Join us on Dec 14th for our Vyond+Adobe Video Making webinar and take your videos to a whole new level! REGISTER NOW

Become a storytelling superhero in our on-demand Masterclass    WATCH NOW

Nowadays, anyone can create 2D animations thanks to intuitive 2D animation software. 2D animation is a type of animation where visuals have breadth and length, so you can see how long and wide they are. But you can’t see their depth—the distance from back to front—like in 3D animation.

But no matter how many Ds your animation boasts, simply creating an animation doesn’t guarantee someone will watch it. While viewers may play your video with one click, they could check their email or social media just as fast. The key to capturing and maintaining your viewers’ attention is to make your animations engaging by following best practices from the world’s leading animation studio.

Whether to entertain or sell a product, we recommend you apply the following eight steps. They’ll help you create engaging 2D animations that intrigue and captivate your viewers.

1. Sketch your ideas on a storyboard

Before you start animating, use storyboards to show your team how the story will look.

A storyboard is a drawn or animated sketch of your 2D animation’s events and dialogues. While it may only be a sketch, team members and clients can comment on the story’s events to ensure they’re clear, compelling, and aligned with the team’s goals before you animate them.

You can create storyboards on a piece of paper. First, draw a series of squares—each representing a scene—and then draw horizontal lines for each scene’s dialogue below each square.



For example; if you were to create a storyboard for The Three Little Pigs, you could sketch the story in nine squares: one for the introduction, three for each pig’s house-building efforts, one to introduce the wolf, three for the wolf’s house-destruction efforts, and one for the ending.

Once your team approves the storyboard, you can animate the project or present an animated storyboard—an animatic—to share a clearer idea of what you plan to create.

2. Animate from scratch or use a template

Creating your 2D animations from scratch gives you the complete creative freedom to execute your storyboard precisely as intended. But unless you have experience with animation, staring at a blank screen can be intimidating, meaning animating from scratch can be time-consuming.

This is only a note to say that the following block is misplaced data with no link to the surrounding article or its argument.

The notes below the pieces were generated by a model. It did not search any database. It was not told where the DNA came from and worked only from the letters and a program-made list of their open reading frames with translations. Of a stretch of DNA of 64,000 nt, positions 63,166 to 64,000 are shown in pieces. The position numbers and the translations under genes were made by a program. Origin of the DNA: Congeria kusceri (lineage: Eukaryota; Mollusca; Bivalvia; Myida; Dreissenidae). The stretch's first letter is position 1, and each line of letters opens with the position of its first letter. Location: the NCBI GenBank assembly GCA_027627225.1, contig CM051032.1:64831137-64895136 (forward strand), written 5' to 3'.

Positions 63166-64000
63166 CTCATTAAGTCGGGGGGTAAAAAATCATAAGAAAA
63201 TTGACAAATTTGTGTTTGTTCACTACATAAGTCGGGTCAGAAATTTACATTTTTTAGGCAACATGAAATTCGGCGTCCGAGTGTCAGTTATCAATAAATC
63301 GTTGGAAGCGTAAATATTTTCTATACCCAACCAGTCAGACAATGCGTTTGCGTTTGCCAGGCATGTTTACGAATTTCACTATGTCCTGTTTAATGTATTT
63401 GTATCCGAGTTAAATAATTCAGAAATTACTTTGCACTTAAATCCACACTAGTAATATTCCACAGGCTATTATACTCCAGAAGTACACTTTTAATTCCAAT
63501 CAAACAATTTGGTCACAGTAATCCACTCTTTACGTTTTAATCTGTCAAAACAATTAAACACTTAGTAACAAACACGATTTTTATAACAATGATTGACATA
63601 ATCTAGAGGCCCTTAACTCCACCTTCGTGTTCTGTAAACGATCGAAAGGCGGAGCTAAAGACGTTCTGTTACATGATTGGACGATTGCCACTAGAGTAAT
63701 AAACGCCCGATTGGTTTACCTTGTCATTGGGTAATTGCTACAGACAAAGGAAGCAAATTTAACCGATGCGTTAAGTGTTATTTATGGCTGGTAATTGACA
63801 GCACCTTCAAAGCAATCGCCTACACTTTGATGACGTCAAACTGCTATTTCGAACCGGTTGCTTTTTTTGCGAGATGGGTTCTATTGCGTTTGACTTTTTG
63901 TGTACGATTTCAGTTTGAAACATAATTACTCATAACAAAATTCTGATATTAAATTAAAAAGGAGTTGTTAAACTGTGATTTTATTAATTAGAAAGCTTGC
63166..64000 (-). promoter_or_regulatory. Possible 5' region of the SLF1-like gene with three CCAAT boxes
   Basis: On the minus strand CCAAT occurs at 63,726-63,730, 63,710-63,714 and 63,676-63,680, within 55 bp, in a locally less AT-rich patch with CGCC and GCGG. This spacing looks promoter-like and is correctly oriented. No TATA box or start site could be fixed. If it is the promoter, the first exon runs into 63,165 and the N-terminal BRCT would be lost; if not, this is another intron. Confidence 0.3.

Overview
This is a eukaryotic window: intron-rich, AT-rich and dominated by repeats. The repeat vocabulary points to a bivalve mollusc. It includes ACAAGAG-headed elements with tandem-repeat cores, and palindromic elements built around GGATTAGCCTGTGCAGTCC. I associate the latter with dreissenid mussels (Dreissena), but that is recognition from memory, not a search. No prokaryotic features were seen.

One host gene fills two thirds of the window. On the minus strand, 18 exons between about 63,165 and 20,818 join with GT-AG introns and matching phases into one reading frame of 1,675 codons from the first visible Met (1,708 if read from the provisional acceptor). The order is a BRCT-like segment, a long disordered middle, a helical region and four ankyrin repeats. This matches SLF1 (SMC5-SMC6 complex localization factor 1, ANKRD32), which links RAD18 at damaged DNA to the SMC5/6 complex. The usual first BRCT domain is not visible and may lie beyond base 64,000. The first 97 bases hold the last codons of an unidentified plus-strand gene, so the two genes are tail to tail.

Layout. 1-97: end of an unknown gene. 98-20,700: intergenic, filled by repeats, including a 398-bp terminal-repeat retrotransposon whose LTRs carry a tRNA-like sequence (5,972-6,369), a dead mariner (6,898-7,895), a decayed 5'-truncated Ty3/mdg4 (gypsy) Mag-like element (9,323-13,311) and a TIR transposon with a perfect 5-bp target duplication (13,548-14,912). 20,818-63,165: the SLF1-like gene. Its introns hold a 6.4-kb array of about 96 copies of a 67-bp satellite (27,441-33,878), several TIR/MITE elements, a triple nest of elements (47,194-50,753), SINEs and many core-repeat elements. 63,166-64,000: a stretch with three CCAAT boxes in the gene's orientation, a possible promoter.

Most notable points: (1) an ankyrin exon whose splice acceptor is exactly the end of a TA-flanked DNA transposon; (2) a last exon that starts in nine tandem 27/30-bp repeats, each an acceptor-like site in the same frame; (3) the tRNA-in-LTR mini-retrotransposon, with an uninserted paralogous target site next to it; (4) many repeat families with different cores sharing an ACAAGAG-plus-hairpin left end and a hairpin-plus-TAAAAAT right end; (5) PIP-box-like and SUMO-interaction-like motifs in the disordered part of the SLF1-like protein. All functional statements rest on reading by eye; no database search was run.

Instead, use a 2D animation template to save time. Templates provide characters, props, and animations you can adapt to your video’s plot.

You can use Vyond Studio to create 2D animations from a template or from scratch. Log into your free or paid Vyond account and click on Create a Video in the top right corner. You can then choose one of three animation styles to start animating your storyboard’s idea.

Alternatively, browse our template library using our Job Role, Category, and Style filters to find the template that better fits the story you want to communicate. Once you find a template you like, click on Use this template to open the template’s assets—animations, characters, props, music—in an editable project.

3. Create your stories’ 2D characters

After choosing a template, it’s time to create your storyboard’s animated characters.

If your team has an experienced animator on board, you can create characters using Maya, one of Disney animators’ go-to software for their animated movies. But if there aren’t professional animators on your team, you can use Vyond Studio to create characters of any age regardless of your animation experience.

First, open the character panel found in the top left corner of Vyond Studio. From there, you can choose between dozens of pre-designed characters or click on Create new character to open our Character Creator.

Pick the 2D character animation style that aligns with your project’s style, and then choose the body type and shape that better represents your character’s physical features.

As a final step, customize your character’s facial features and garments based on their profession, interests, or personal style.

4. Decorate your stories’ environment

A poorly selected location can make a well-designed character look out of place, making the message or narrative you are trying to convey ambiguous.

Take the example below as an illustration of how your scenario affects your message.

On the left, Mickey dresses like a cowboy in a location matching the cowboy era. The character design and background match the cowboy narrative. In contrast, Mickey’s outfit looks out of place when he’s in front of The Simpsons’ house. The environment doesn’t match his aesthetic or the era Mickey’s supposed to be part of. In this scenario, Mickey is dressing for a costume party at best.